What's the problem? A lot of heartache. A lot of expense. Loss of companionship. Shop responsibly. Pick a breeder you can trust and who will talk to you and answer your questions. Pick a breeder who stands by his or her produced dogs for life.

Example: Those ears? Also, blue and fawn Dobermans may develop Color Dilution Alopecia, which involves a loss of hair that may also be accompanied by skin problems.


  1. While all this is true if you plan on going to a breeder, dogs also deserve to be rescued even without all the testing and such done on them. I answered a "Free to Good Home" ad and brought home my beloved dog Koira, who, aside from serious metal allergies, has been an amazing dog. However, I would say no one should ever PAY for a dog without health testing (except a small fee at a shelter for the car of the dog while there and current vet work)

  2. Yes! Excellent points. A shelter or rescue dog is likely to be from the sort of breeder whose pictures I posted above (well, it was a bit of a survey), but while such breeders should not be supported, the dogs still deserve loving homes!

  3. I've always loved having mixed breed dogs. But getting my Golden Retriever Honey from a breeder gave me a new appreciation for all the work that goes into creating healthy puppies.

  4. Just like you Jen, I often frequent Craigslist looking at the never end posts for puppies. I got Sadie from there and definitely got what I paid for. She was 5 months old and needing to be rehomed by her family, but little did I know they had gotten her from a backyard breeder. She had so many health issues and that is what happens because of poor breeding. I would say almost all of the posts I look at that claim to be purebreeds, do not look right at all. So many ignorant people are out there breeding their dogs who should never be bred! I work at a vet clinic and we have dogs with severe allergies or other genetic health issues that keep breeding their dogs!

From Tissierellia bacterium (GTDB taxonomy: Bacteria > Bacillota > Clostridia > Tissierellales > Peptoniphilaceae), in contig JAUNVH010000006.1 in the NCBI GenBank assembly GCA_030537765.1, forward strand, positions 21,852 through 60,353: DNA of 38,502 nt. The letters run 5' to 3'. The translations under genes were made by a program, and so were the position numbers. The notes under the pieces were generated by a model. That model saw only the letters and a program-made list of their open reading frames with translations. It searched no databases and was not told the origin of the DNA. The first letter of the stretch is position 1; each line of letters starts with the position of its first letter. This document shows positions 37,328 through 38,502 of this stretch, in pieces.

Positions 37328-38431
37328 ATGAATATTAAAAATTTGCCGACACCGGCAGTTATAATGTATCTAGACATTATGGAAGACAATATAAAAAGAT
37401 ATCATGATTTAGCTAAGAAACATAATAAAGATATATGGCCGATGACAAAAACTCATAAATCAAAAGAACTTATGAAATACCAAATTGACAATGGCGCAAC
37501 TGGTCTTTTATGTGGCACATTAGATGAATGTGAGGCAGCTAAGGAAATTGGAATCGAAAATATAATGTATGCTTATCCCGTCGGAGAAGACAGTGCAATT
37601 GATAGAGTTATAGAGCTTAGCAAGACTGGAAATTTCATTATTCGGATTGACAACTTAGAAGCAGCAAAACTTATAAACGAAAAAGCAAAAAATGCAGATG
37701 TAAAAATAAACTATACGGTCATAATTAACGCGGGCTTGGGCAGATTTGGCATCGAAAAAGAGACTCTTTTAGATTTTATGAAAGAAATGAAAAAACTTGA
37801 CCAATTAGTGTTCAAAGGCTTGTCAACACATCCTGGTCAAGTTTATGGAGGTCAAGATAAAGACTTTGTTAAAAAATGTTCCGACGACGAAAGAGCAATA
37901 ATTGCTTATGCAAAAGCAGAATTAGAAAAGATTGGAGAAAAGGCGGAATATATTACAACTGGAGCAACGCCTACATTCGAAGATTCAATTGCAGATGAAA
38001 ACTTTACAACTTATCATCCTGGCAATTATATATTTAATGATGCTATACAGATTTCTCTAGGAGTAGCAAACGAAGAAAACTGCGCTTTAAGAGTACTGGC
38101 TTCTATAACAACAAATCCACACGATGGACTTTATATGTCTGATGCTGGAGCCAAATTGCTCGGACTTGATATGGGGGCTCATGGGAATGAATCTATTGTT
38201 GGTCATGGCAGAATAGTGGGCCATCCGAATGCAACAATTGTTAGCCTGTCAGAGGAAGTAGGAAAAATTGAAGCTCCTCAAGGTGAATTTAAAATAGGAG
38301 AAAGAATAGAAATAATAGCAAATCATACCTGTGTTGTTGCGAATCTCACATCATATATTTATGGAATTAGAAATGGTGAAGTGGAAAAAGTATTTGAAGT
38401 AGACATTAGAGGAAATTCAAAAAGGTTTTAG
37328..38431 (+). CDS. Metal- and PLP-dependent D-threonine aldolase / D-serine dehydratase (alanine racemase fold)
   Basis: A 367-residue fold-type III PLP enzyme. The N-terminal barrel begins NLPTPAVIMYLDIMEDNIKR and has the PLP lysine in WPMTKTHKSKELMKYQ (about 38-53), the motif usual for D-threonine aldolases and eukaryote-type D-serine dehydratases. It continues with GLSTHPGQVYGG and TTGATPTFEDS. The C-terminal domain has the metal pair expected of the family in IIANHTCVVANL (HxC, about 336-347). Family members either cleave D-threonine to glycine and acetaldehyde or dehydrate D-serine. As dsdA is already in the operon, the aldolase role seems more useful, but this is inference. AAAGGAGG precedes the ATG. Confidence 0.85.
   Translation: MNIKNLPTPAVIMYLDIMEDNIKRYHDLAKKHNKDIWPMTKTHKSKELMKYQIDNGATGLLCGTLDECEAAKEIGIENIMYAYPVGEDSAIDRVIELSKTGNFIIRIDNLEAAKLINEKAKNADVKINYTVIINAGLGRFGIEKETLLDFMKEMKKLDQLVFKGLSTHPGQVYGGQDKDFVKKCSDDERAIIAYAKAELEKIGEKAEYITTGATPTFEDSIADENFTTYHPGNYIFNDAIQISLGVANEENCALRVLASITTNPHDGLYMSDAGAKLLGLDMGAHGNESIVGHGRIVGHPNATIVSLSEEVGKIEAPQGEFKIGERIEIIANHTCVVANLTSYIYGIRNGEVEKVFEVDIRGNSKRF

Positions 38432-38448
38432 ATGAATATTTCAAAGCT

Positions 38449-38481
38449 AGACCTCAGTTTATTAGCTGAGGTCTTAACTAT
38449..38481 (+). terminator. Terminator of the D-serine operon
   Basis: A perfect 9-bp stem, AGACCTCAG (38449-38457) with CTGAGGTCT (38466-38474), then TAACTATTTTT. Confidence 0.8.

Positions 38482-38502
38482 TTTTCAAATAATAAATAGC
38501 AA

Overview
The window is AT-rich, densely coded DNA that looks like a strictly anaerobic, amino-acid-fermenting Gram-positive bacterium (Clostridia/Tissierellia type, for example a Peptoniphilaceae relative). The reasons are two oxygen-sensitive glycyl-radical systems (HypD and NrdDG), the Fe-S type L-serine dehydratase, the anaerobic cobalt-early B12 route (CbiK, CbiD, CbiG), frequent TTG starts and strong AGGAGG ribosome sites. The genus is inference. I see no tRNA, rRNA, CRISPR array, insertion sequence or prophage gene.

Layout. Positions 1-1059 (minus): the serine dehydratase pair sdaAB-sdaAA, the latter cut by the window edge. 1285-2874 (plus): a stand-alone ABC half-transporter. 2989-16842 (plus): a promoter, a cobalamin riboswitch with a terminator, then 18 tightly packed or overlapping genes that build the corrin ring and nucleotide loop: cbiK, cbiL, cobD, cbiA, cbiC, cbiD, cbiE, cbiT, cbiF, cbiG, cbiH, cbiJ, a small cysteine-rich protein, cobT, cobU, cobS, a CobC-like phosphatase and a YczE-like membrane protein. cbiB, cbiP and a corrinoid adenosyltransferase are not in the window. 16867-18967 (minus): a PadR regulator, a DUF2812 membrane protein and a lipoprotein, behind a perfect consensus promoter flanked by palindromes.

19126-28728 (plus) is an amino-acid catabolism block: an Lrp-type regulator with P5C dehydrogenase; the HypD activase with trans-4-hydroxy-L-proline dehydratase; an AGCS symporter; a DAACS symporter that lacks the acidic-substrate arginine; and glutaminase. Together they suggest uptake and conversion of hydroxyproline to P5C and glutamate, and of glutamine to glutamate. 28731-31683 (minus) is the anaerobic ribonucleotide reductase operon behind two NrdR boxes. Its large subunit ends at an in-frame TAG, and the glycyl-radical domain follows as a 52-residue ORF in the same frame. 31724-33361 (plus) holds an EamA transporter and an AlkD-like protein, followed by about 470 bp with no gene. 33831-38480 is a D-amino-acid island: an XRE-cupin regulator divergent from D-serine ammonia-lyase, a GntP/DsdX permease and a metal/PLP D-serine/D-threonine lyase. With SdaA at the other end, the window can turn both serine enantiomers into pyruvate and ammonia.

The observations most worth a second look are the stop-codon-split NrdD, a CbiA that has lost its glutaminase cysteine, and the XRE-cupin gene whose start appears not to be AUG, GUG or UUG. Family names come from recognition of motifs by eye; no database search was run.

5. I had never seen a dobie with floppy ears (like those pups before cropping) and I LOVE THEM! sweet. I had no idea their ears were docked (I'm not a fan of the practice, to be honest) and I just love the floppy! I have a friend who shows and breeds beagles and there is a ridiculous amount of work that goes into it. She is lucky to break even once all the health and temperament testing is done. My rules of thumb? Good breeders want to know where their pups are and they want to ensure they are never bred willy nilly or end up in a shelter, so they require any pup be spayed/neutered or bred only as a part of their breeding program, and if a pup has to be re-homed, it needs to go back to them and they will do it. Those Craigslist ads make me so sad.

  6. @Pamela most of the dogs that I've known through my life are what we (VERY LOVINGLY) refer to as mutts. Elka isn't the first pure breed I've known (my aunt has 2 pugs), but this entire experience has been, and continues to be, educating!

    @Doodling Dogs Craigslist makes me sad and mad now, despite how cute the puppies are! We're not really looking for a second dog right now, so my fiance strongly discourages me from looking. I still do, of course, and am occasionally able to email somebody who responds to me favorably (I in fact have yet to receive an "F-You!" style reply back, which is kind of nice)

    @Kolchak in some countries, both cropping and docking has become illegal, and there are a lot of floppy eared Dobermans out there! In this country, unfortunately, the rescues are full of them (because it's cheaper and less time consuming to sell an uncropped litter) and they have a hard time getting new homes. I myself really like the "look of eagles" that a cropped Doberman is supposed to have, and love the mobility and range of emotion that Elka shows with hers!